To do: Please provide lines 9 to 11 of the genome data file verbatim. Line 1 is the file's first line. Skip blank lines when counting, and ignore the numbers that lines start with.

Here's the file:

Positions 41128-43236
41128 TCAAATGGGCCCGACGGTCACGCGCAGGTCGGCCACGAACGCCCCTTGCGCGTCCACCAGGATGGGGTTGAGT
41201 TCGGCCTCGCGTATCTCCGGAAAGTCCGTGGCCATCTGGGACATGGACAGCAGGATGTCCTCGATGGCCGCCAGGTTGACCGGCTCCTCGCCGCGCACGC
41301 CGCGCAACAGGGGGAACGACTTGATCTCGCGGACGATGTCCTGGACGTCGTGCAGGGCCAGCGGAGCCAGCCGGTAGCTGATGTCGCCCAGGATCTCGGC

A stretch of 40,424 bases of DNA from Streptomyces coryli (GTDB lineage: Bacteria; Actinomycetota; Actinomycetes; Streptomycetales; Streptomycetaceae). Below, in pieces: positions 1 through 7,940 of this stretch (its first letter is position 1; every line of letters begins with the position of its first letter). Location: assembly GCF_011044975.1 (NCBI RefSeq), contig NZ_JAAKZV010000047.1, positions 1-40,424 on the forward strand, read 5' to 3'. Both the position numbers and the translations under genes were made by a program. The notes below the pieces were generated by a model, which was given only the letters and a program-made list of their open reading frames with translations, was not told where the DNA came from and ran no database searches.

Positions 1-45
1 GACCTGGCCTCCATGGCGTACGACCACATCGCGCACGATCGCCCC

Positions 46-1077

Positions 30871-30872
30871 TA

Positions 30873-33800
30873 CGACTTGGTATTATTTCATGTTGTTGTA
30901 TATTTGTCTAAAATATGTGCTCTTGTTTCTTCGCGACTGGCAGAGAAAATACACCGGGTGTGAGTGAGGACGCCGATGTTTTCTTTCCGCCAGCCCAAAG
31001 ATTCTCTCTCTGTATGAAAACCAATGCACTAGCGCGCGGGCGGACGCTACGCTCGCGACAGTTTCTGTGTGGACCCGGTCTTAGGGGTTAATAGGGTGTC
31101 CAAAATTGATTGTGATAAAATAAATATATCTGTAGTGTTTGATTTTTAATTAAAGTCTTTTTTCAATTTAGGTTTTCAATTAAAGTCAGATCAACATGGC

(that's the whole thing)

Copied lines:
Positions 30871-30872
30871 TA

Positions 30873-33800